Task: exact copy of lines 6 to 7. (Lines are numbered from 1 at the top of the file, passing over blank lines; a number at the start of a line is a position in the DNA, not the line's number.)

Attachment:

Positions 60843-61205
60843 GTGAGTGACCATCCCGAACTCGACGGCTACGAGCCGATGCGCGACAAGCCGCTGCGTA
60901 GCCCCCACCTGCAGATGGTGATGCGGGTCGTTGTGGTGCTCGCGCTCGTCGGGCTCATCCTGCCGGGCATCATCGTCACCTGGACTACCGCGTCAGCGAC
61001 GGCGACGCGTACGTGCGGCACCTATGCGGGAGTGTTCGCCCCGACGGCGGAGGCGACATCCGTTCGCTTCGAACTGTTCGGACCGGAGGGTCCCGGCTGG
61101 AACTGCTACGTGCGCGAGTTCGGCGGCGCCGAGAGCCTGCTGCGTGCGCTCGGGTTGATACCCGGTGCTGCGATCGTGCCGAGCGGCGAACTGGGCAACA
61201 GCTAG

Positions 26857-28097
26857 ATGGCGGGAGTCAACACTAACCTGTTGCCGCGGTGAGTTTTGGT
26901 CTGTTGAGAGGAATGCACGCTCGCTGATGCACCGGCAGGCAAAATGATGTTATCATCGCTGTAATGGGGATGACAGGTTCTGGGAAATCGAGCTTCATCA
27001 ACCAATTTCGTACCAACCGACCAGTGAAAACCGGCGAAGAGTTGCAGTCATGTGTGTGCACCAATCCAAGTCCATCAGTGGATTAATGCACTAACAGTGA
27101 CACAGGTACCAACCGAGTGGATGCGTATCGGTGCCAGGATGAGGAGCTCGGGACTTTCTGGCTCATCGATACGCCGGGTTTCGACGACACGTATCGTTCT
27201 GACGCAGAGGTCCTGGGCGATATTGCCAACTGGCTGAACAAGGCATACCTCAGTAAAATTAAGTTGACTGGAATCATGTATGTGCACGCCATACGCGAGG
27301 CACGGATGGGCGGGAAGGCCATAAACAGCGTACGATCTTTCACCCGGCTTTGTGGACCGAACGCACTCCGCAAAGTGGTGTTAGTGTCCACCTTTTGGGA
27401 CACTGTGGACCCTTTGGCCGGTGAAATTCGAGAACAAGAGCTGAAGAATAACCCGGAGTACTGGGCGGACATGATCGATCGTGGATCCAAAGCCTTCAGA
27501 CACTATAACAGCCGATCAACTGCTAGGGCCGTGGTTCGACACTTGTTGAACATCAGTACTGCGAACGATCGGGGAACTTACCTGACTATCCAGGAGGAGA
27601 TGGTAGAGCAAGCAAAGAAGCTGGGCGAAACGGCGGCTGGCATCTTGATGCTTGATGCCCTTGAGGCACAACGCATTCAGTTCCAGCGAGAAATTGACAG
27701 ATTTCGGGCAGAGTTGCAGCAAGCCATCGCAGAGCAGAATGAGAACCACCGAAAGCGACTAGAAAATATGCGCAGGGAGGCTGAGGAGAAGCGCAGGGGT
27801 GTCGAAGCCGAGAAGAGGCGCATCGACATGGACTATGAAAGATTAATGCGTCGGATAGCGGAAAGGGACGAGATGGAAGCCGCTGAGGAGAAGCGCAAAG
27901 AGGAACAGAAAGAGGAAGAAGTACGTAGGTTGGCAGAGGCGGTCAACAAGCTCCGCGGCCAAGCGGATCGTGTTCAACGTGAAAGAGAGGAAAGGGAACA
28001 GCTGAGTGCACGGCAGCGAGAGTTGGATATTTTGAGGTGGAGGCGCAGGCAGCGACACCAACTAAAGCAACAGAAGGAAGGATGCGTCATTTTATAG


61201 GCTAG

Positions 26857-28097